(Welcome to our Saint of the Day series! Each weekday, we present you with an excerpt from Fr. George Poulos' Orthodox Saints series, published by Holy Cross Orthodox Press. Today we commemorate St. Sophronios, whose account is found in Volume 1 of the series.)
St. Sophronios, Patriarch of Jerusalem
One of the lesser-known heresies that cropped up to pose a mild yet ominous threat to accepted Church dogma was the theory of Monotheletism, and the Church’s suppression of this heresy was the handiwork primarily of a man known as Sophronios, a patriarch of Jerusalem in the seventh century, against whose eloquent logic no voice of Monotheletism was any match. It may seem trivial by comparison with the Iconoclastic movement which ravaged the Church for one hundred fifty years, but its theory, nevertheless, was an affront to God that could have had disastrous consequences without the forceful opposition of such as Sophronios.
Quite simply, the doctrine of Monotheletism held that Christ had one will, not two, which was in contrast to the traditional concept of the Lord’s having two wills, one divine and the other human, inasmuch as He was both human and divine. Surprisingly, a number of well-respected theologians were swayed to this view and their shortsightedness may have spread except for the compelling reasoning of the Jerusalem prelate.
Sophronios was born to a Christian couple named Plythas and Mary, whose circumstances were such that they provided more than adequately for the educational and spiritual needs of their son. More fortunate than most, the boy grew to maturity with the gnawing feeling that there was something lacking in his life, and he felt that the void could only be filled by an approach to God through the medium of asceticism, and to that end he gave up all social and economic ties to take up monasticism.
Sophronios was enrolled in a monastery in Egypt, there to encounter a monk named John for whom he developed a deep personal attachment in acquiring from him the benefit of his prolonged experience as a monk and tutor. An authority on dogmatic theology, John imparted to Sophronios the wisdom which was to stand him in good stead in his service to Jesus Christ, and in due course the student was to surpass the teacher. The extent of the knowledge of both these pious monks was encyclopedic and they delighted in testing each other, with John usually yielding to his superior friend.
After Sophronios had taken up his successful stand against Monotheletism, a posture which brought him wide recognition, he was given the post of archbishop of Jerusalem, a prestigious office in which he gave full expression to his piety and wisdom. In 638 the Persian hordes of King Uram overran the Holy Land, terrorizing the people and removing all authority except one – that of Patriarch Sophronios, who refused to be intimidated by the infidels. Not wishing to stir up an insurrection, they retreated from the holy ground of the Patriarchate.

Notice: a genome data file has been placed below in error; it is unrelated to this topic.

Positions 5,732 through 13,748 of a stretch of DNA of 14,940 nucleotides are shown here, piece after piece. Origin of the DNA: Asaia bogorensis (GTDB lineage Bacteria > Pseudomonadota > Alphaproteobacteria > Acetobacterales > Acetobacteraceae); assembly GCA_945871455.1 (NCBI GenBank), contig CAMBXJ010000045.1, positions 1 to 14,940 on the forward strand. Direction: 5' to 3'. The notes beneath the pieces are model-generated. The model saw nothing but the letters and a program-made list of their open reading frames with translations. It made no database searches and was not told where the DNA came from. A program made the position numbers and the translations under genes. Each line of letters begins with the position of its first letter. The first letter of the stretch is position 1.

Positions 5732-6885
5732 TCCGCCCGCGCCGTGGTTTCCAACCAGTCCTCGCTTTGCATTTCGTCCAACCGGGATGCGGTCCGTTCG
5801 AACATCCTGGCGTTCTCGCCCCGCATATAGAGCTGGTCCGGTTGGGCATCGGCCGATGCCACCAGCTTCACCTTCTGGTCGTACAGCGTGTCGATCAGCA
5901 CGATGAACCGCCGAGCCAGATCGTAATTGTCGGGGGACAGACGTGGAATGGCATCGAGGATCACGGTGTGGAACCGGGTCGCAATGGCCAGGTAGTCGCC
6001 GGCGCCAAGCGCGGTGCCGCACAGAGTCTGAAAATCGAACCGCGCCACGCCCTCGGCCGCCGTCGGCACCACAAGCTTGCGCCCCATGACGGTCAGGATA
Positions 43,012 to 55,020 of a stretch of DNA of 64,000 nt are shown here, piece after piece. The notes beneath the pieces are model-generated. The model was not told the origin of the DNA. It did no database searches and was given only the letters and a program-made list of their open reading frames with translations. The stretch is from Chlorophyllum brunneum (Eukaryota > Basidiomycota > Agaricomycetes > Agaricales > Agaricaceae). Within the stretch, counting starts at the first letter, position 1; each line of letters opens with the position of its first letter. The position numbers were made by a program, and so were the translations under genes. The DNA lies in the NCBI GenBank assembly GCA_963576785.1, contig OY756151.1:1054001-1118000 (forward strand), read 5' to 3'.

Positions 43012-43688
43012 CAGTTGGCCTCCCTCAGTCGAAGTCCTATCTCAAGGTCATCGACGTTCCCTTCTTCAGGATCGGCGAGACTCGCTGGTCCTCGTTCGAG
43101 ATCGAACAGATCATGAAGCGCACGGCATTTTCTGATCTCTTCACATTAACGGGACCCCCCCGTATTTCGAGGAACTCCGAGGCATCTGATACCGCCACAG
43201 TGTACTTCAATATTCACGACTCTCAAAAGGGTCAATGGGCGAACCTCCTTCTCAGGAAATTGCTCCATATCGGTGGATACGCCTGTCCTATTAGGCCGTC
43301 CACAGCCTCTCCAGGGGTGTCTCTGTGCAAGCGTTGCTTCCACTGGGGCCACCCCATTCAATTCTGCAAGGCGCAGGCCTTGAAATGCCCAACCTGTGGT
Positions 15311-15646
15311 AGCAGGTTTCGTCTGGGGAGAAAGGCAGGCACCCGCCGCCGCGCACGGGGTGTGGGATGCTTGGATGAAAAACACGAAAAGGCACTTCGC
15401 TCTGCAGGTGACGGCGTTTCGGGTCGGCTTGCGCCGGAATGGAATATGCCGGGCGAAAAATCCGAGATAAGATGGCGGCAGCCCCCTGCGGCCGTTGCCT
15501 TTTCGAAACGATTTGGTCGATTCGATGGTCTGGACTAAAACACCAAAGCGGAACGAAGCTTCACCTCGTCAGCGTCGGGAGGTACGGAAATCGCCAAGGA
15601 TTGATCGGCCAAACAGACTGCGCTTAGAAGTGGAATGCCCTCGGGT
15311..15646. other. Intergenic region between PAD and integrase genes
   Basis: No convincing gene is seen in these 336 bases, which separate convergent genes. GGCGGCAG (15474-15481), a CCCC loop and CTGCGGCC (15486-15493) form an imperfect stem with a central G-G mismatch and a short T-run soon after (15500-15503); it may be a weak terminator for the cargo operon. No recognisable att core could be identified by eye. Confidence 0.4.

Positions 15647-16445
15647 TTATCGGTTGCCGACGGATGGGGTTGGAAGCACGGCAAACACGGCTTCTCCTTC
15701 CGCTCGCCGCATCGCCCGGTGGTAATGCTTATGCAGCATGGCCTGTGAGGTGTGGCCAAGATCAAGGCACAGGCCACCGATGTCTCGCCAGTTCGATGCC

The invaders did surround the city, however, forbidding travel in or out of the limits, but when Sophronios heard news of the death of John the Merciful, Patriarch of Alexandria, he went through the guardpost without incident and continued to Alexandria, where he delivered a stirring eulogy for his longtime friend John. He returned to the Holy City, again passing through the barricades without incident, because not even the wretched Persians dared to approach this holy and resolute man of God.
In the ensuing months of seige, Sophronios ventured out into the crowded city daily, offering his blessing to those who were needlessly oppressed and bolstering the flagging spirits of those whose hopes were growing faint. Even the enemy came to respect this awesome prelate as he exhorted the populace to continue their work as though the enemies of Christianity did not exist, and his inspirational leadership brought heart to the long-suffering people, who found within themselves the capacity to bear burdens they had never anticipated. For as long as he remained patriarch, the spiritual business of the entire community went on uninterrupted and the social order remained intact.
While all this was going on Sophronios found time to express himself in writing, thereby creating some of the finest works in ecclesiastical history, particularly the books that touched on exegetics. He also produced the quite marvelous biography, “Mary of Egypt,” among his many outstanding writings. He died peacefully in Jerusalem on March 11, 669.
Text from Fr. George Poulos' Orthodox Saints. Image from Wikipedia.